In 1861, he commences his wild career. His courage was undaunted, no danger did he fear. He stuck up the Beechwood Mail Coach and robbed Judge MacEvoy, who trembling cold gave up his gold to the Wild Colonial Boy.
One day as he was riding, the countryside alone, just listening to a kookaburra’s happy laughing song—well, you know what’s coming. Also, note that kookaburra has replaced mockingbird.
The troopers have a warrant for the capture of the Wild Colonial Boy. Surrender now, Jack Doolan, can’t you see there’s three to one. Surrender in the Queen’s High Name for your roving days are done. Jack pulled a pistol from his belt and he swung it like a toy, I’LL FIGHT BUT NOT SURRENDER! he shouts.
Doolan fires at Trooper Kelly and brings him to the ground, and in return from Davis, he receives a mortal wound. Then flat on the ground, dying, Doogin keeps firing at Fitzroy. And that’s the way they capture him, the Wild Colonial Boy.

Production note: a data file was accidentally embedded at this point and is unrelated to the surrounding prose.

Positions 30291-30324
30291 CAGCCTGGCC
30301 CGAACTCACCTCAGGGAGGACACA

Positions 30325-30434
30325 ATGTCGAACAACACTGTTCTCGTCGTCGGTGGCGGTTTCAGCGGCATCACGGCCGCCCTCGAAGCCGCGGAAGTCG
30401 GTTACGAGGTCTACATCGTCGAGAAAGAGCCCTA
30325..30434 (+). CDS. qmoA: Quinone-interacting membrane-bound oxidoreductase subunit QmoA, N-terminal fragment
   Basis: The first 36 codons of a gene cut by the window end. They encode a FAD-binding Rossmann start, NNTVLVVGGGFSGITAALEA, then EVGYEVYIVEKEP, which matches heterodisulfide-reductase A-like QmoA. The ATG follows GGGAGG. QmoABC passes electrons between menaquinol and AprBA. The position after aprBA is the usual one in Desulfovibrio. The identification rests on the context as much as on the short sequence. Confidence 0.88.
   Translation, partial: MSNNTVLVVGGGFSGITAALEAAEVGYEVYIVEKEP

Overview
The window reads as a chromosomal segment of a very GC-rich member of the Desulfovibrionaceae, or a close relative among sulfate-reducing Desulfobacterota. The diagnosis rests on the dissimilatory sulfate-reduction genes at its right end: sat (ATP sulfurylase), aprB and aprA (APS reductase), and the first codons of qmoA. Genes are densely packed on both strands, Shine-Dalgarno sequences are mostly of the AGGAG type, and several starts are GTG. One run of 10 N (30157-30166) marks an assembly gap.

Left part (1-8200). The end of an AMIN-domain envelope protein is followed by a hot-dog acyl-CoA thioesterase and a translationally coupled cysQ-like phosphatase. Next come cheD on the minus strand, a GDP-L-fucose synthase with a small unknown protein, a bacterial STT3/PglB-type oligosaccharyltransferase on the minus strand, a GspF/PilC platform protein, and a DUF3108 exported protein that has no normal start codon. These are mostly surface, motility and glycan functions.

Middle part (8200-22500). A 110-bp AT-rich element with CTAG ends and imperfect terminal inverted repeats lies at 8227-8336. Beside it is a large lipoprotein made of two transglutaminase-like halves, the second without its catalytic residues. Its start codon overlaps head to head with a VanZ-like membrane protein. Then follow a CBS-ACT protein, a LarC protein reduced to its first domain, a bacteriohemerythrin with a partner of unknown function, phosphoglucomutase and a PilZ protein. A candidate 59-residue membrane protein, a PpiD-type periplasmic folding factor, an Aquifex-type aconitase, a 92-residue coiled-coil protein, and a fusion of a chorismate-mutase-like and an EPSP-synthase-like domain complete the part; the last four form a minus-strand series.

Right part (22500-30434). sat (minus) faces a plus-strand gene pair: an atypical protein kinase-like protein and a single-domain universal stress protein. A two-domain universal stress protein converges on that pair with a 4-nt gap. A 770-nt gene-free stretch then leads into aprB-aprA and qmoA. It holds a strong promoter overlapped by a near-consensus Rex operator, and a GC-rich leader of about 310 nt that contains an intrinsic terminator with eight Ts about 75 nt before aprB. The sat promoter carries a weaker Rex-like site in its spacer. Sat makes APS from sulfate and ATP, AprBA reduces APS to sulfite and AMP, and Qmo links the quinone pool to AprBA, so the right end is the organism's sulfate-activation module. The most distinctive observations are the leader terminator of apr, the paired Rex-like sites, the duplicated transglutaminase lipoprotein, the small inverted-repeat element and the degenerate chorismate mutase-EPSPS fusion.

Now besides the fact that Jack Doolan, a local boy, is portrayed in this version as a Robin Hood hero who suffers the fate of others who have over-reacted, it seemed to me they had gone too far in hijacking the name of the town he was born in, Castlemaine, Ireland.
I opened Google Earth and typed in Castlemaine just to see where in Ireland it was. But when I pressed enter, a box appeared on the screen wanting me to answer the question—did I want the Castlemaine in Ireland or the Castlemaine in Australia? It’s either the one near Killarney, or the suburb of Melbourne. Pick one.
Now it occurs to me that just maybe this was originally an old Australian song, which was pilfered by the Irish? Australia was originally settled when the English sent their Irish political prisoners down there. Absolutely possible.
It might have happened when an Irishman, not having Google and hearing that Doolan was originally from Castlemaine, decided the Australians had stolen it and he was now stealing it back.
My wife has been reading this over my shoulder now and she says I should get a life.